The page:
Wednesday, June 16, 2010

House Wren

Birders are often not enamored of House Wrens.  This wren has increased in numbers with the fragmentation of North American forests.  At they increase, they displace Bewick's Wrens.  Worse yet, they take over other cavity inhabiting species' nests (including Prothonotary Warblers, Tree Swallows, chickadees, and bluebirds) by destroying their competitors' eggs or killing nestlings.  The House Wren, indeed, can be responsible for the majority of nesting failures for these species. Not nice!

I enjoy their energetic, bubbly, flute-like song.  Others, however, describe it as "a long series of short, not very musical notes poured out in a rapid burst that suddenly rises and falls...it is a persistent singer, the the effect is remarkable more for bubbling energy than beauty" (Pough, 1949, Audubon Land Bird Guide).  You can decide by clicking here.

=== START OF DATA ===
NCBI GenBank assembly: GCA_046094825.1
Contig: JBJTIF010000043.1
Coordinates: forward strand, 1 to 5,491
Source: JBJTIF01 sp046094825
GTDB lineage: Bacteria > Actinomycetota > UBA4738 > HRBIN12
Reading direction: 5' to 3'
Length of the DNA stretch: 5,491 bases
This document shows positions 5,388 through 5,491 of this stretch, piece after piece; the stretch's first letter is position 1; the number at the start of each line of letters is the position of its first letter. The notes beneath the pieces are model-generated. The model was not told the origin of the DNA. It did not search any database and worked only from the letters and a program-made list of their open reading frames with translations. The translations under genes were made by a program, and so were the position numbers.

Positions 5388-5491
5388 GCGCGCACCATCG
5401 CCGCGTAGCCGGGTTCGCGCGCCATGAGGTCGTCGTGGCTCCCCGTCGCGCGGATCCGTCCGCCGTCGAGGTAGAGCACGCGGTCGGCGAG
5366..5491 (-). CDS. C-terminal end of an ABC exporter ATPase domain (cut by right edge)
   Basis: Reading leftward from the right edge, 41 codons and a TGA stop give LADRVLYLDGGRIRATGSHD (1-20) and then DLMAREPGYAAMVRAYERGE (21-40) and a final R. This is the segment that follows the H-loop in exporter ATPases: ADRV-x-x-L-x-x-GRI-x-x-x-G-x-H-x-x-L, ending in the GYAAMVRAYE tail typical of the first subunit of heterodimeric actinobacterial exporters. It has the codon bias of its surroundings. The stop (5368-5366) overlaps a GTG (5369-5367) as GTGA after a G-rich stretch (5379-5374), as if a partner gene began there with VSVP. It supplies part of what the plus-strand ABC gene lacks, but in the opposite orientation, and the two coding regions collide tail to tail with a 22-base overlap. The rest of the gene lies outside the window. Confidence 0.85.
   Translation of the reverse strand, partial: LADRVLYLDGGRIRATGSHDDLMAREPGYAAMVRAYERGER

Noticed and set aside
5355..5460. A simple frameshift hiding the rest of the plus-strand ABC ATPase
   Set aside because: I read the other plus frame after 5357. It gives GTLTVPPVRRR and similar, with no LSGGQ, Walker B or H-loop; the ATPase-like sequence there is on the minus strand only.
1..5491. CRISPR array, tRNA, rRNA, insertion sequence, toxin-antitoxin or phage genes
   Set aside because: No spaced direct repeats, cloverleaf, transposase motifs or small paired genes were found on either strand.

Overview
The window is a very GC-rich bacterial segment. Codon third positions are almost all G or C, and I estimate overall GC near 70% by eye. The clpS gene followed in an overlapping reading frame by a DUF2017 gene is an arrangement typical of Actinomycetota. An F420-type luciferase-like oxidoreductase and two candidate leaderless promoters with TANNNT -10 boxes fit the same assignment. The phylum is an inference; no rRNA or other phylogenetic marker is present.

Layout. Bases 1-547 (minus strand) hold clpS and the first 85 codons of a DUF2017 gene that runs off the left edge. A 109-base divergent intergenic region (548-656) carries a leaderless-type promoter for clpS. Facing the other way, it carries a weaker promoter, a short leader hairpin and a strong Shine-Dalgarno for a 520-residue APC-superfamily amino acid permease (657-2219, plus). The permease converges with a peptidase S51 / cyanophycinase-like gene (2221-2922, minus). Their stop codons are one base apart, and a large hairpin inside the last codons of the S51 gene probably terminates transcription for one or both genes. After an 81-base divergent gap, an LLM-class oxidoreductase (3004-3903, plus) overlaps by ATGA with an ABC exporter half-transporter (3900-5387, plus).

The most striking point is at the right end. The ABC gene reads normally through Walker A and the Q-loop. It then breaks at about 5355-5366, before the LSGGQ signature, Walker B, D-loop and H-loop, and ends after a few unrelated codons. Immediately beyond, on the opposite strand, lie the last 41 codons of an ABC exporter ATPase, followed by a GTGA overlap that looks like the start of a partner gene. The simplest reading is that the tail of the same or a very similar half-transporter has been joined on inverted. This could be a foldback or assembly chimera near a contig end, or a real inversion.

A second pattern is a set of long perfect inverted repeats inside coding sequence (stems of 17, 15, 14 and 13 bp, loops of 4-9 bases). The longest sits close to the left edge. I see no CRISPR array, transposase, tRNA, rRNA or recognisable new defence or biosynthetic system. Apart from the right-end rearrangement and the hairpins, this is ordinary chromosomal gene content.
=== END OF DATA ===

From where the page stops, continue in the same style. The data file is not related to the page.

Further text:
Finally, there is little remarkable in the House Wren's drab plumage.  Or so I thought until I looked closely at this wren that I recently banded.  The House Wren is really quite lovely, with cheeks adorned with pearl-like tears.

1 comment:

  1. An early morning Caruso has claimed the nestbox on the side of our garage. It happens to be right under out bedroom window, he starts singing about 4:30 am.
    I don't know why he doesn't fall off his perch from exhaustion, his songfest goes on for about 14 hours a day. I like his song too, despite his being an early riser.

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